Bruce and Elizabeth Dunlevie Professor of English
Director, 3CT: Center for Critical and Cultural Theory
Office: Herring Hall 324
Cary Wolfe’s most recent projects are Ecological Poetics, or, Wallace Stevens' Birds (Chicago, forthcoming 2020), and a special issue of the journal Angelaki: Journal of the Theoretical Humanities, on "Ontogenesis Beyond Complexity" (forthcoming 2020), focused on the work of the multi-disciplinary, multi-institutional Ontogenetics Process Group, of which he is a member. His books and edited collections include Animal Rites: American Culture, The Discourse of Species, and Posthumanist Theory (Chicago, 2003), the edited collections Zoontologies: The Question of the Animal (Minnesota, 2003), (with Branka Arsic) The Other Emerson (Minnesota, 2010), What Is Posthumanism? (Minnesota, 2010), and Before the Law: Humans and Other Animals in a Biopolitical Frame (Chicago, 2012). He has also participated in two multi-authored philosophical collections: Philosophy and Animal Life (Columbia, 2008) with Cora Diamond, Ian Hacking, Stanley Cavell, and John McDowell and The Death of the Animal: A Dialogue (Columbia, 2009), with philosophers Paola Cavalieri, Peter Singer, Harlan Miller, Matthew Calarco, and novelist J. M. Coetzee. He is founding editor of the series Posthumanities at the University of Minnesota Press, which has published over fifty volumes to date, by noted authors such as Donna Haraway, Roberto Esposito, Isabelle Stengers, Michel Serres, Vilem Flusser, Jacques Derrida, and others. He currently holds the Bruce and Elizabeth Dunlevie Chair in English at Rice University, where he is Founding Director of 3CT: The Center for Critical and Cultural Theory.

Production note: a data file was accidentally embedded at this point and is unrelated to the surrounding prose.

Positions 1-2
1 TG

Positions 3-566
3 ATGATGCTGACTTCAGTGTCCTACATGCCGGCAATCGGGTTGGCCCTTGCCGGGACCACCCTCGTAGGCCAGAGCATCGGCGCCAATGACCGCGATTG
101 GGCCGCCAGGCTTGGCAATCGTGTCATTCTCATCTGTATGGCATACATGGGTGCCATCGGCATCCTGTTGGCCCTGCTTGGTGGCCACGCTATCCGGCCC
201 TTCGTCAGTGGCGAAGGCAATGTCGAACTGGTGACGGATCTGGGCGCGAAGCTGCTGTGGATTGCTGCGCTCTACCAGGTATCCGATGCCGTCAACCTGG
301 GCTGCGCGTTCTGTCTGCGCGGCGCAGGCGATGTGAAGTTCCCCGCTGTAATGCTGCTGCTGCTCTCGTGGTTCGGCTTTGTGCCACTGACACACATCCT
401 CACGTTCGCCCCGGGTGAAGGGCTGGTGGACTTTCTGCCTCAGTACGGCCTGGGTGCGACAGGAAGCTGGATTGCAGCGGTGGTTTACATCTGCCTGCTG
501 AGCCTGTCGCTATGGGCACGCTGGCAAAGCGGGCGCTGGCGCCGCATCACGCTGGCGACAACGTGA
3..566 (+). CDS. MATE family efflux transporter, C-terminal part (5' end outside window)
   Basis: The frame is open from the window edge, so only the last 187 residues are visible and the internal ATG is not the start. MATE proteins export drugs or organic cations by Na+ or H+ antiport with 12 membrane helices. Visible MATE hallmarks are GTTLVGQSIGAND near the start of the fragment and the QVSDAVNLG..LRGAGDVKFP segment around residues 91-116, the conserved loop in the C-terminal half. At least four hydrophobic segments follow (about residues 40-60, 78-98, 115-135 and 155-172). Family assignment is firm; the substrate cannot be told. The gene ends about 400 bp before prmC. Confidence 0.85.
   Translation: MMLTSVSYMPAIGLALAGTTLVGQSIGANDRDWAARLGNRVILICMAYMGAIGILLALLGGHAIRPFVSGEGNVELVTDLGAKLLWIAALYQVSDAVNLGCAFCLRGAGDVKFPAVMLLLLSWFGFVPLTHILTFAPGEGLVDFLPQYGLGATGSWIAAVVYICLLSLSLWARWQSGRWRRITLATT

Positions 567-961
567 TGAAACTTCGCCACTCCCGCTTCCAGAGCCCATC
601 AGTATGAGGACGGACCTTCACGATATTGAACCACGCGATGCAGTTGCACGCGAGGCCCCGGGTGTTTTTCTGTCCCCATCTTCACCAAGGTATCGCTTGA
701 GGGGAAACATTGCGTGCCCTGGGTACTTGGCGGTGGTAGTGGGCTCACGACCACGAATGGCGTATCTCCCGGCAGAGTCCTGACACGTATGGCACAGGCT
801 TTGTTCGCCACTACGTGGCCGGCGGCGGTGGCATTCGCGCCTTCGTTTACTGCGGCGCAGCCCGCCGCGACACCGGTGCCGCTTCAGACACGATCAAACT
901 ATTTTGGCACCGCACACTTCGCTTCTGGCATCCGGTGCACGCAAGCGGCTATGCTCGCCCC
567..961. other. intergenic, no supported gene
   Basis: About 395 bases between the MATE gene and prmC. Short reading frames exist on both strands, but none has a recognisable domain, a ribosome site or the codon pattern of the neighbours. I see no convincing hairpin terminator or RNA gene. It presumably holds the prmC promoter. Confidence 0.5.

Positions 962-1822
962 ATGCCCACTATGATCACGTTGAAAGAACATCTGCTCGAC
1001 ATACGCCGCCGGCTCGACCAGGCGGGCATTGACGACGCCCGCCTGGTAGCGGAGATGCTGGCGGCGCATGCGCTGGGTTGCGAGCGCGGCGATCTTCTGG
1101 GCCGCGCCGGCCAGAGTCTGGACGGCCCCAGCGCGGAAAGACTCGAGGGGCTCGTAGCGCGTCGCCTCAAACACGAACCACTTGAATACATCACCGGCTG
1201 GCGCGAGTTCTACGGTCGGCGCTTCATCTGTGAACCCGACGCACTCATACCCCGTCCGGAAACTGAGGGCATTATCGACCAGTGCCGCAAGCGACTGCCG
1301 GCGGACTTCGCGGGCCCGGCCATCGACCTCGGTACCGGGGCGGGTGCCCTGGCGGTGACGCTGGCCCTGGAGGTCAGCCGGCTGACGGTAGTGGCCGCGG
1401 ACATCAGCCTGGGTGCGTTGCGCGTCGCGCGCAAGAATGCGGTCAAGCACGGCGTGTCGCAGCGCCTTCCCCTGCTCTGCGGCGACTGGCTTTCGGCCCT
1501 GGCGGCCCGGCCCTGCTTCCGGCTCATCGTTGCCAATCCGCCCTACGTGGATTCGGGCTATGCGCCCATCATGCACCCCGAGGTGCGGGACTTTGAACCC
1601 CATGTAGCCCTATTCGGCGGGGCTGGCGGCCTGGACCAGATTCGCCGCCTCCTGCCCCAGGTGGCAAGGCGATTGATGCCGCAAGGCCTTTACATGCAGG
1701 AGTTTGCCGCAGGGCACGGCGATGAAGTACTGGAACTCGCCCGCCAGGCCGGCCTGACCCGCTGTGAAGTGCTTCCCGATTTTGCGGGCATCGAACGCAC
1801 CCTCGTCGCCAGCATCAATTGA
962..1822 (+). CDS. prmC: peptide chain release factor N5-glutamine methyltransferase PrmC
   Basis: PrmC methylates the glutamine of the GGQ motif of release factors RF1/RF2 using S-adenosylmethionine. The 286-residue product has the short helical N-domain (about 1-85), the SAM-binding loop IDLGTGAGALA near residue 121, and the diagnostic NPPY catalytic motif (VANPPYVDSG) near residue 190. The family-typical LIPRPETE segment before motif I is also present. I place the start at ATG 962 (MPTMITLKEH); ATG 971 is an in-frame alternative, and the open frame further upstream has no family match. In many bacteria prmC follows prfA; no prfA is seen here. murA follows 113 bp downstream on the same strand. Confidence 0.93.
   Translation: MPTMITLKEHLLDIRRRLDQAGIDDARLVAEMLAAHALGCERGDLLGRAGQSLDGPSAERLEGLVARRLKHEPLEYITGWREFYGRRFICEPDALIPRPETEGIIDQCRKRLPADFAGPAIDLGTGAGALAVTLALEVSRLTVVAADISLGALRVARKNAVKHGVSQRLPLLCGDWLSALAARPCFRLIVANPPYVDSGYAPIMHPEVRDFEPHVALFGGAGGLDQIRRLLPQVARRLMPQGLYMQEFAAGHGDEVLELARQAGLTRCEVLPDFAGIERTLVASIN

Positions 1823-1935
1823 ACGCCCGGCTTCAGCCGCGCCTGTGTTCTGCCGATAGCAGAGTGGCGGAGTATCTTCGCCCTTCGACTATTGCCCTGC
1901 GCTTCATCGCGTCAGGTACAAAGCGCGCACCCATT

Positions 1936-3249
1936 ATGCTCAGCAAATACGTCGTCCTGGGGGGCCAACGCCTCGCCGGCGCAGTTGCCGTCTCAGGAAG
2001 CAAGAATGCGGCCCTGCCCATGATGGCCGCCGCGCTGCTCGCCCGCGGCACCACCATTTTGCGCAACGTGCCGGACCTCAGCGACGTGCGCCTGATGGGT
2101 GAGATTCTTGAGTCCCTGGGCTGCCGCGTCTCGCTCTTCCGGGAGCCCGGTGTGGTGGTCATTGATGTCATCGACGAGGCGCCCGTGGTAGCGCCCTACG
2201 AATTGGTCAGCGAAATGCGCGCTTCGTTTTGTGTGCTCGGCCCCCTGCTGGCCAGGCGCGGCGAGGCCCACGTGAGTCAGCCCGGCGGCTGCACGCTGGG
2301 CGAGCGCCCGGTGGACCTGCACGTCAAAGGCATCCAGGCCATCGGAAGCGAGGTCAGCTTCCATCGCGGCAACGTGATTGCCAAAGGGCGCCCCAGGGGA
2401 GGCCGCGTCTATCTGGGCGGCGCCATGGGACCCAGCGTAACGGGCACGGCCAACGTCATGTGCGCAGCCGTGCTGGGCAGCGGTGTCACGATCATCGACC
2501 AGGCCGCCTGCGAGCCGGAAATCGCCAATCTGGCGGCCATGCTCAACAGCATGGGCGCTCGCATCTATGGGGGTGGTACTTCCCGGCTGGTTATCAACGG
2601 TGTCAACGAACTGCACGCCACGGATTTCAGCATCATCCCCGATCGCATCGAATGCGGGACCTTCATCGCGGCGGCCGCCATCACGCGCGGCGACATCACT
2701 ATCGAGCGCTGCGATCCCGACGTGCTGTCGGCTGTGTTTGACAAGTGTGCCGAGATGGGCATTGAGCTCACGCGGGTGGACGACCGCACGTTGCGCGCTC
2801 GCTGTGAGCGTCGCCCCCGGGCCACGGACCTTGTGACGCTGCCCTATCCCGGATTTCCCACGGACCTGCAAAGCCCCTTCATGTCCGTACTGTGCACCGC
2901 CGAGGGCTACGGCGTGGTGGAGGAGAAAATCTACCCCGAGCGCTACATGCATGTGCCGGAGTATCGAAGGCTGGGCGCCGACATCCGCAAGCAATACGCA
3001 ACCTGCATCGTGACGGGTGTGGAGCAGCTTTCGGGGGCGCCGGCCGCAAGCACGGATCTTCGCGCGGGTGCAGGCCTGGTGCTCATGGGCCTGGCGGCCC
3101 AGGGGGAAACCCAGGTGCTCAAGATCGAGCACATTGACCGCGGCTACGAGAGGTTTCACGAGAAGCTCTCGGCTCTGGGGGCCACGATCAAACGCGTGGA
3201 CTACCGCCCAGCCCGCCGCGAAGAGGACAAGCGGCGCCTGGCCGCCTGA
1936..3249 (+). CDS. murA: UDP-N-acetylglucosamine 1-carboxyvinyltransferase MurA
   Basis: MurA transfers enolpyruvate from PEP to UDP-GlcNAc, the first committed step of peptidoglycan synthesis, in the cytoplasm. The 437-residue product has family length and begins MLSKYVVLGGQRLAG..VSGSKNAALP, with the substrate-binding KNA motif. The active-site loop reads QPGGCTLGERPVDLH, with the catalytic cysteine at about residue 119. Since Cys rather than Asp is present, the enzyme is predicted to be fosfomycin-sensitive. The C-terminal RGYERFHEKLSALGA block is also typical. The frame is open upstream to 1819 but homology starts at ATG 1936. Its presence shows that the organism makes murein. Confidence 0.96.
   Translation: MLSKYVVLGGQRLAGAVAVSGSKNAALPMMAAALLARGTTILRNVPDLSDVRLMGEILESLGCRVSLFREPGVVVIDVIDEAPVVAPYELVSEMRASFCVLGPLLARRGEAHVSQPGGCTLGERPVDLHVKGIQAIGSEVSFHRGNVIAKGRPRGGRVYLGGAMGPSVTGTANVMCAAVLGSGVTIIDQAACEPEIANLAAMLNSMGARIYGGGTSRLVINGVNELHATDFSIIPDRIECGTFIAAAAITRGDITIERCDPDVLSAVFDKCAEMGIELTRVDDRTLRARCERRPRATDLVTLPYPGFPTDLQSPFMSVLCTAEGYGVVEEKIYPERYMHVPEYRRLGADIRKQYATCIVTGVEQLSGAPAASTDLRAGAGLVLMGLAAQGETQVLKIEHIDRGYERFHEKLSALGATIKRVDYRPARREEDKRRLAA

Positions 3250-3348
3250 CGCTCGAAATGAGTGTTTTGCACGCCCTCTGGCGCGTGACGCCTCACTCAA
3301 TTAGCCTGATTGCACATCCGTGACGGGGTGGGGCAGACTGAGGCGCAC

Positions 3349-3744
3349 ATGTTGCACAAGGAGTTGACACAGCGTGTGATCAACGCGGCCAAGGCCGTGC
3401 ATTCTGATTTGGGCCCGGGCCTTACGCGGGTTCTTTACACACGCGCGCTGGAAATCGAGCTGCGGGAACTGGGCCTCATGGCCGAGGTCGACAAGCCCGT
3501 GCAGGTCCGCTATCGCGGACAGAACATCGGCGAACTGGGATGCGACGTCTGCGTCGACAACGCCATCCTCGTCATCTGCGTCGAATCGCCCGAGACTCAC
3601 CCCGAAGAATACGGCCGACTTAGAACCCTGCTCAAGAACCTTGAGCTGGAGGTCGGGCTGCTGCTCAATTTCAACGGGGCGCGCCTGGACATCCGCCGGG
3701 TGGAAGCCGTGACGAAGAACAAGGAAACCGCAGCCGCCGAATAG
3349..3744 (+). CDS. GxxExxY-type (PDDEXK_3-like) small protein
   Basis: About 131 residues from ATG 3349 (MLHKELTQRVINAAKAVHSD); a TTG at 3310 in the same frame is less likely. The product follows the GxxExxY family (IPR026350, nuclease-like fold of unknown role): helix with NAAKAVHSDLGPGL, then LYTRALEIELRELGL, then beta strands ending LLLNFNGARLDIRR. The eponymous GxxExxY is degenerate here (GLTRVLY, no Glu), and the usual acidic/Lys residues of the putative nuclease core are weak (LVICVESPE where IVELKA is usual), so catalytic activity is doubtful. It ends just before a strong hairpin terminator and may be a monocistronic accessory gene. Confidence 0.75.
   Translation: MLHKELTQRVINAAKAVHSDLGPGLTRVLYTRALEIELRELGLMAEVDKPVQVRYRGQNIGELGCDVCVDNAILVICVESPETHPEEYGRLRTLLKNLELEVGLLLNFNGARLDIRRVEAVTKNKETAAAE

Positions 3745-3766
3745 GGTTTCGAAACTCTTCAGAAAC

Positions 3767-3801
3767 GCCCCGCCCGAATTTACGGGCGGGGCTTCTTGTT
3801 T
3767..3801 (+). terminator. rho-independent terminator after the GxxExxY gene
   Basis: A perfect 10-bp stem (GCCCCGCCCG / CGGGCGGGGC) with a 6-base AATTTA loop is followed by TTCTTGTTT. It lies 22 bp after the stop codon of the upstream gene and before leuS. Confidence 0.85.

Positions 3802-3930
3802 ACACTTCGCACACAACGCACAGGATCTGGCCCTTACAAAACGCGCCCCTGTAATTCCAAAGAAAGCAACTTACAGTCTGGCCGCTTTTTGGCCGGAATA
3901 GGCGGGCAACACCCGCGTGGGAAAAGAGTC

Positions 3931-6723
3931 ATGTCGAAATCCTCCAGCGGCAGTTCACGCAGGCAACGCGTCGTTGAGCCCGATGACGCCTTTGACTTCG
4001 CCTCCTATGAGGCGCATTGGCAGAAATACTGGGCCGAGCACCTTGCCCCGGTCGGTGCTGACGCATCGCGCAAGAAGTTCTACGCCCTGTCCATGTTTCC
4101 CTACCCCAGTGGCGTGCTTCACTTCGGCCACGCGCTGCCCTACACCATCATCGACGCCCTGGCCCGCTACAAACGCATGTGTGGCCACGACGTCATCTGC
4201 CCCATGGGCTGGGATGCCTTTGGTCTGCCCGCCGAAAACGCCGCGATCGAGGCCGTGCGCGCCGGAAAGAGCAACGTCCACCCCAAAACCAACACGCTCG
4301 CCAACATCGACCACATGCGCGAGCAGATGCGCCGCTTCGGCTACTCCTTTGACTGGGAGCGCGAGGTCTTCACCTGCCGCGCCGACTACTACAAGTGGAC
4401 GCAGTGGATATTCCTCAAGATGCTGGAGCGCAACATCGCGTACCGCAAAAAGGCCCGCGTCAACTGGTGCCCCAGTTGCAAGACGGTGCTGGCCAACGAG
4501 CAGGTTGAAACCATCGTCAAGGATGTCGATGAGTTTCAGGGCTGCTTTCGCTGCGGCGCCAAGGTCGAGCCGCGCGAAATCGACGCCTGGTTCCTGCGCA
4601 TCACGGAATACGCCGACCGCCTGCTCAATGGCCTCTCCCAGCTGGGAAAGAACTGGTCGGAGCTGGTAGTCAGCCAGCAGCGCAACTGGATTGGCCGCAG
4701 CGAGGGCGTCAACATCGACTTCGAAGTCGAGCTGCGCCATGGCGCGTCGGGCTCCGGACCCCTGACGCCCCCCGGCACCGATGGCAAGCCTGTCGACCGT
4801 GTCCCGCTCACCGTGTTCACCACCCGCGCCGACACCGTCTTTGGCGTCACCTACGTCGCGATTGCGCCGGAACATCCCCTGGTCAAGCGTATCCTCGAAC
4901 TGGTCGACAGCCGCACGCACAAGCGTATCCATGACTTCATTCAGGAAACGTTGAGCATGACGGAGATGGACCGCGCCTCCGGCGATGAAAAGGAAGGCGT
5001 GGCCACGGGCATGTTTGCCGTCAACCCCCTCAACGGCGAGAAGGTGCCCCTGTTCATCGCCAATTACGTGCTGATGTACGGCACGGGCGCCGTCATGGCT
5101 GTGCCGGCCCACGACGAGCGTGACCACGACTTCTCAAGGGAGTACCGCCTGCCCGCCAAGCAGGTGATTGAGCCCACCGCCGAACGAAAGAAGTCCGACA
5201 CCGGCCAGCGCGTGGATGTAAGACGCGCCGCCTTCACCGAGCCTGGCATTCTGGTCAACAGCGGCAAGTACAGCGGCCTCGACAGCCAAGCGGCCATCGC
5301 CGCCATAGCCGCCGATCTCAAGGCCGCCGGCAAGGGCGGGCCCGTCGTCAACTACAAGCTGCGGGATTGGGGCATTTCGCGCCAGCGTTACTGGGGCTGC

20th-21st C. U.S. Literature, Literary Theory, Visual Culture & Comparative Media, Animal Studies, Posthumanism, Ecocriticism & Environmental Humanities, Science & Culture Studies, Poetry & Poetics
Ph.D., Duke University, 1990
M.A., University of North Carolina at Chapel Hill, 1986
B.A., Interdisciplinary Studies in English, Philosophy, and Comparative Literature, University of North Carolina at Chapel Hill, 1986